Gary Johnson. D. Four of six from the field is nice, but I feel like Bob Uecker when I look at his box score. Two goddamn rebounds? Luckily you can say goddamn on a blog. There were 138 field goal attempts in this game, Gary, and you pulled two boards. Time to pull you head out son and decide how you want fans to remember your career.
Cory Joseph. B. Joseph defended well for the most part and picked his spots for the 3-ball pretty well. In fact, I’d like to see him be more aggressive behind the arc and look to drop off a little more to Tristan and the forwards on the dribble drive because he’s a below average finisher at the rim. A solid game that would have been graded better had he been a little less careless during winning time.
Doge Balbay. A. He was Dogus 2.0 with some slashes through the lane and a little jumper. Earthquakes, Tsunamis, and a Doge Balbay mid-range pull-up. Strange days indeed. Defensively, he played about as well as you can on Hamilton which is classic Doge. Will need him to play similarly against Momo Jones tomorrow.
Alexis Wangmene. A. He played productive minutes when he was in there. Consider the fact that he had the same number of rebounds in six minutes as Gary Johnson had in thirty one and at this point I’m all for giving Wangmene half of Gary’s minutes. Tell Alexis to go balls to the wall for 20 and not worry about foul trouble. At the very least you’ll give Tristan some relief inside and get another solid foul shooter on the floor. With a little good fortune, maybe Alexis gets you some blocks and some put-backs. He can’t play any worse than Johnson’s playing.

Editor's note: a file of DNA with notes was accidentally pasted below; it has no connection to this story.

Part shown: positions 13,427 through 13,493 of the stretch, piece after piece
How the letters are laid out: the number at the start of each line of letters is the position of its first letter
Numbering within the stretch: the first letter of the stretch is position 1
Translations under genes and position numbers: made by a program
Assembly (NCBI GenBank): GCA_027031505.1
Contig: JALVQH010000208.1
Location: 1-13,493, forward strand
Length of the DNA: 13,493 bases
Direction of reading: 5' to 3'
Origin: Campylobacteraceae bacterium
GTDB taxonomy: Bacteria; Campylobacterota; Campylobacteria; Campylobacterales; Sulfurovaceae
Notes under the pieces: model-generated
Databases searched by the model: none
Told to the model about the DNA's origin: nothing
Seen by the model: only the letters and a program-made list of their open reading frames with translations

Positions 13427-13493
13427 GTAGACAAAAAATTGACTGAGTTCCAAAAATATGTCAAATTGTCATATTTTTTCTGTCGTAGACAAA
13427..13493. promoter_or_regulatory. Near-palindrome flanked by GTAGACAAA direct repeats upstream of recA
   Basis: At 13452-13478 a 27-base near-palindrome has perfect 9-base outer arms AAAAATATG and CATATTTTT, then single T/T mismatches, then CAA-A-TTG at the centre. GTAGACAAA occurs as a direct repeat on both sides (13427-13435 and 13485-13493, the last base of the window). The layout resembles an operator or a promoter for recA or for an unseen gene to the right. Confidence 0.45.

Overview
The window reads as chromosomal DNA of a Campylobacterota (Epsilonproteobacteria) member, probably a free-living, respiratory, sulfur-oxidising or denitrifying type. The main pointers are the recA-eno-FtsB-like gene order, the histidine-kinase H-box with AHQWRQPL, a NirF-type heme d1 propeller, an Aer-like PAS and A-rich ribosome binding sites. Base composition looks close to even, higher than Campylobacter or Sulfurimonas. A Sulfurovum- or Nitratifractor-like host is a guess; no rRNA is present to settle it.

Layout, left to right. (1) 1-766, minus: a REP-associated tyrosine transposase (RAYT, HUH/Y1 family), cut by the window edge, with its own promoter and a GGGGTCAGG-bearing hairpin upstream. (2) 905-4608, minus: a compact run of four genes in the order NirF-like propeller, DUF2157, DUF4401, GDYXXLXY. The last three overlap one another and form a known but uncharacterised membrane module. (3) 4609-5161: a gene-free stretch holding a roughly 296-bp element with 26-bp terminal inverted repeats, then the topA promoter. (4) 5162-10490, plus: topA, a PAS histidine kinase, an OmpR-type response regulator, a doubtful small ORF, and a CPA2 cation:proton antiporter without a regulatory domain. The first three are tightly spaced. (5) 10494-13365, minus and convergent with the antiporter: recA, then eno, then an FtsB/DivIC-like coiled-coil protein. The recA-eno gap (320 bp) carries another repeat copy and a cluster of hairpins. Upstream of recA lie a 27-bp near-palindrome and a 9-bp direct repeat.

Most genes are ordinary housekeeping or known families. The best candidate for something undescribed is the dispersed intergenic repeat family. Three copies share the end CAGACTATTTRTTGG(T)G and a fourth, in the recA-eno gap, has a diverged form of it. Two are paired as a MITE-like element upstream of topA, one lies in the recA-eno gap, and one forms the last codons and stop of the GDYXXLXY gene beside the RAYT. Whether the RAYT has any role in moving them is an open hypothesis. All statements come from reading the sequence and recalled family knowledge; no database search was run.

Jai Lucas. A. He gave Texas a lift off the bench with a pull-up and a 3-ball. Ten minutes is about right for Jai if we need a guy to come in and extend the defense and enter the basketball. Hamilton posed a poor matchup for Jai, but Arizona will have some covers on the floor that are more palatable.
Coaching. B+. I thought coach Barnes had the perfect game plan for the Grizzlies. Run your stuff and simply allow Oakland to not guard you. We executed the game plan for most of the game outside of two or three ill-advised jumpers. I was also pleased to see us not fall in the coaching dogma trap of slowing tempo against an up-tempo team. If you’re the better squad with better athletes you say "bring it" and run when the numbers are there. We did that, and good on Coach Barnes for it.
Obviously closing out the game left a lot to be desired. We continue to have guys shy away from the ball during crunch time and we coach to run clock instead of running clock with the purpose of scoring. It also hurts that we don’t have the kid at the one spot to just isolate and then salt away games with the ball in his hands with 10 seconds on the shot clock. I’ll say it again, but Hamilton should be this guy, but Jordan doesn’t seem to have that type of mentality sadly.
Overall a win is a win, especially in a tournament setting. Survive and advance is cliché for a reason—it’s absolutely true. Matchups are the most important thing, not how you’re playing. As long as you win, it’s all good. On to Arizona.